Physicists at Cornell University have been working on building a small, amorphous robot. In fact, physicists Paul McEuen and Itai Cohen have already built what will be the “muscle” of the robot.
The team, led by researcher Marc Miskin, have built the exoskeleton of the robot which is capable of changing its shape rapidly due to changing conditions such as pH and temperature changes. This ability makes the robot ideal for “life” in an organism where conditions are subject to change since nature often does not follow set rules. For instance, if a person gets hypothermia, the cell will change in order to adapt to that cold environment whereas a robot that could not change in such a way would remain in its form thus it could not adapt to a new environment.
The robot has the potential to carry payloads in order to deliver them to targeted areas. These payloads could help treat diseases such as cancer when they could previously not have been treated. To use cancer as an example, the robot could deliver chemicals to tumors in order to kill those cells without killing surrounding healthy cells as current chemotherapy and radiation treatments do.
"You could put the computational power of the spaceship Voyager onto an object the size of a cell," Cohen described the robot. "Then, where do you go explore?"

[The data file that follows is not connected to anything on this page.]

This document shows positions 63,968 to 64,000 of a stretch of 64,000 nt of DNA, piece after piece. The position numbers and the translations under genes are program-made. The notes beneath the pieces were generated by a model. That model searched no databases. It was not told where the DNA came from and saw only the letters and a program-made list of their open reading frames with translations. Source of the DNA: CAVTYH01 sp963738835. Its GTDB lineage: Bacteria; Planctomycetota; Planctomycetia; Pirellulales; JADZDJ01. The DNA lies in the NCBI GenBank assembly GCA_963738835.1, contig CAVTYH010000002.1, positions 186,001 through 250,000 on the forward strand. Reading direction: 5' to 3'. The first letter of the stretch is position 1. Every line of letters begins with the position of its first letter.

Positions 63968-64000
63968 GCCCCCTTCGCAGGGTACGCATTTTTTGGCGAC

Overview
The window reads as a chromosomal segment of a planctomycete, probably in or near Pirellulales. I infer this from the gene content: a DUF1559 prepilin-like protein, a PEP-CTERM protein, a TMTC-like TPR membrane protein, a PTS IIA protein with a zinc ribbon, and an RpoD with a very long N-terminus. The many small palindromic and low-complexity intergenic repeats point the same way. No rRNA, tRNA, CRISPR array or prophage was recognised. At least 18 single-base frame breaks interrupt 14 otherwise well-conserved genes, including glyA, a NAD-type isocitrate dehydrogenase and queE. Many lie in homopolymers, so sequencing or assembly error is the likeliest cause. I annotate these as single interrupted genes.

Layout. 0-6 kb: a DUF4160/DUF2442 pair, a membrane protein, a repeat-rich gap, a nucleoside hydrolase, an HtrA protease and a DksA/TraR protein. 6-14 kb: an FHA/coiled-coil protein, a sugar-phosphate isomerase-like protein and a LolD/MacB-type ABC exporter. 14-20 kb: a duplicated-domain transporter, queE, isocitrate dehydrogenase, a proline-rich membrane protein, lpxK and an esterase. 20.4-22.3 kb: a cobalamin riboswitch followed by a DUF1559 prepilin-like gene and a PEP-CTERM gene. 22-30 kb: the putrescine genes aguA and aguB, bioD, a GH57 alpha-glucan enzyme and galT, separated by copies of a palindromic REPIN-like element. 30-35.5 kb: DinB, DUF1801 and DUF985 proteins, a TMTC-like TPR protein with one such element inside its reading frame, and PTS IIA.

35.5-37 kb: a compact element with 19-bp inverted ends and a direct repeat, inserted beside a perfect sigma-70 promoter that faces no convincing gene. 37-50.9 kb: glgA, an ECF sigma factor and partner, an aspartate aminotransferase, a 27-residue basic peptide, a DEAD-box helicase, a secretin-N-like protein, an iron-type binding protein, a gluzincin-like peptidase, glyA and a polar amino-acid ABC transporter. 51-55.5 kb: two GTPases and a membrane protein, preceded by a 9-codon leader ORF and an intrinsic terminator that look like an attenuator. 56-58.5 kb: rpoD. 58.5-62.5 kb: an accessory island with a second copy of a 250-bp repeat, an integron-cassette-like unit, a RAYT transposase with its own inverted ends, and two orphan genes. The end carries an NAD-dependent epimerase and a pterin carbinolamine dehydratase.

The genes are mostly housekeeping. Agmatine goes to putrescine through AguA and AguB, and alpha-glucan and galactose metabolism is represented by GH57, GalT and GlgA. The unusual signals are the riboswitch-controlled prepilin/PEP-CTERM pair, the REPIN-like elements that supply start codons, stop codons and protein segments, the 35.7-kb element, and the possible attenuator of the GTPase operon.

Currently, computer scientists have been able to create a robot that is extremely small that packs an astounding amount of computational and processing power, but it cannot move or change shape. That is what makes this robot different from others. It is not only very small with a lot of power, but it is able to change shape depending upon its environment which makes it actually seem like an organic cell.
The robot moves using a type of motor known as a “bimorph.” The bimorph, made from graphene and glass primarily, is able to bend to relieve stress or to adapt to new thermal or chemical conditions as explained before. This bending allows one segment of the robot to extend more than other segments thus conforming to the space it must fit into. If the robot is in an artery that suddenly pinches inward, the robot must be able to squeeze through else the artery could clog which would lead such results as cardiac arrest.
The two materials (graphene and glass) can expand at different temperatures which allows the robot to change shape due to thermal stimuli. The robot can also change shape due to chemical stimuli due to the fact that generally ions will flow from the graphene to the glass which in turn will cause the glass material to expand.
"It's a neat trick," Miskin says, "because it's something you can do only with these nanoscale systems." Miskin essentially means that if the same principles were applied at a larger scale, the system would not work because the robot changes shape at the nanoscale or at a very small magnitude which is not evident to the human eye.
These robots have no commercial purpose for the time being, but, as mentioned before, the robot could be used to deliver drugs for diseases such as cancer which would be a major step in robotics as well as healthcare.